Lawyers for the Trump administration went back to the Supreme Court again late Friday in the ongoing battle over President Donald Trump’s travel ban – this time asking the justices to resolve the uncertainty created by last month’s ruling on which foreign nationals are exempt from the ban.
“Once again, we are faced with a situation in which a single federal district court has undertaken by a nationwide injunction to micromanage decisions of the co-equal Executive Branch related to our national security”, Attorney General Jeff Sessions said in a statement. The Trump administration has narrowly interpreted that language.
In that ruling the justices sought to strike a middle ground balancing Mr. Trump’s powers versus the rights of a select group of people in the U.S. Justice Department lawyers, though, said if Judge Watson is right, nearly everyone can continue to travel to the U.S. despite the ban.
Only the Supreme Court can decide these issues surrounding the travel ban, the Justice Department said.
U.S. District Judge Derrick Watson ruled on Thursday that the ban could apply neither to grandparents of U.S. citizens nor to refugees already being processed by resettlement agencies, as the Trump administration had wanted.
“And the district court’s sweeping interpretation of “close familial relationship”.to encompass a wide range of distant relatives – including cousins, uncles, and siblings-in-law – effectively eliminates the “close” requirement and has no basis in this Court’s ruling”.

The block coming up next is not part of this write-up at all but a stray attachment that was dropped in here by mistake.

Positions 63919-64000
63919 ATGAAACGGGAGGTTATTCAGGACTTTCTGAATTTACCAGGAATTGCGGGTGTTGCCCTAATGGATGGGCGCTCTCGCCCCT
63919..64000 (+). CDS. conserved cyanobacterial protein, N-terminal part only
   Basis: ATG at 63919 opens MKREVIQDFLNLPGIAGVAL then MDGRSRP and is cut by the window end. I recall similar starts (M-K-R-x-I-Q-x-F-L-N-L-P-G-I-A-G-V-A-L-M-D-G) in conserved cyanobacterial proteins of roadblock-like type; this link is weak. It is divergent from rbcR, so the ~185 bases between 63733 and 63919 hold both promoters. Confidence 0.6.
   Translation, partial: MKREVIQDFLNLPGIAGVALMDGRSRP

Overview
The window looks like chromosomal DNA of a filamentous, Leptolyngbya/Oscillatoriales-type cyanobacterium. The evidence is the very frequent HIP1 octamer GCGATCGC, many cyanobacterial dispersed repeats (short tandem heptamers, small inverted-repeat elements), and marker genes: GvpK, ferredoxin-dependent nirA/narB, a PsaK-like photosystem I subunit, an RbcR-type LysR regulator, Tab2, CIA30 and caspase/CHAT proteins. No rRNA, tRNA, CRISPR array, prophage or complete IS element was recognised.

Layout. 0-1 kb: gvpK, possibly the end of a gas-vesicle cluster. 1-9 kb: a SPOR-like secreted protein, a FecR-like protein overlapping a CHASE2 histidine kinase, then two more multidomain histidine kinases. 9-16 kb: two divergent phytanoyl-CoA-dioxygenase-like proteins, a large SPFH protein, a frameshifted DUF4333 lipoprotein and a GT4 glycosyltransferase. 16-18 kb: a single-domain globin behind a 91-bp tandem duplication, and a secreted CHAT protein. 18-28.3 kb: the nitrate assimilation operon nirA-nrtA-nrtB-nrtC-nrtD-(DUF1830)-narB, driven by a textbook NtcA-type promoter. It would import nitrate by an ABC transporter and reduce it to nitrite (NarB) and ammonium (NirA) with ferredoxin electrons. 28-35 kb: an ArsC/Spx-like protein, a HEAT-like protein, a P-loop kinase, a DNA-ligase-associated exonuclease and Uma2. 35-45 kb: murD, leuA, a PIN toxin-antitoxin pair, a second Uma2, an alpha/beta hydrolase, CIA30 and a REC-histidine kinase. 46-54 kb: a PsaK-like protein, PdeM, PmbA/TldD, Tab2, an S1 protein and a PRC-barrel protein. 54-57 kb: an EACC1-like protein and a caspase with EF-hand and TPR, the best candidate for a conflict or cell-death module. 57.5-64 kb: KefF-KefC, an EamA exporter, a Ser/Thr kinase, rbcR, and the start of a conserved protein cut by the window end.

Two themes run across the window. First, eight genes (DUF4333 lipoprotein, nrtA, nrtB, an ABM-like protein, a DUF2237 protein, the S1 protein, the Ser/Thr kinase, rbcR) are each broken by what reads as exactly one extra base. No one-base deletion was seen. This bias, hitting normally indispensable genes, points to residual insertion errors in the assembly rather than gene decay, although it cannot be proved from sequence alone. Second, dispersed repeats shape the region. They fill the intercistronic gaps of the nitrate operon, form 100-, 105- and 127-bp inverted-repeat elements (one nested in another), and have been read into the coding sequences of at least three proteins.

The judge unilaterally made a decision to expand the interpretation to include grandparents, grandchildren, aunts, uncles, nieces, nephews, cousins and siblings-in-law.
Hawaii Attorney General Douglas S. Chin, who sought the broader definition, said Thursday’s ruling “makes clear that the USA government may not ignore the scope of the partial travel ban as it sees fit”. “Indeed, grandparents are the epitome of close family members”. According to Judge Watson, the State Department did not correctly understand the order of the highest federal court.
Watson’s ruling could help more than 24,000 refugees already vetted and approved by the United States but barred by the 120-day freeze on refugee admissions, said Becca Heller, director of the International Refugee Assistance Project, a resettlement agency.
In a court filing on Friday, the administration asked the justices to overturn Thursday’s decision by a USA district judge in Hawaii, which limited the scope of the administration’s temporary ban on refugees and travelers from six Muslim-majority countries.
This content is published through a licensing agreement with Acquire Media using its NewsEdge technology.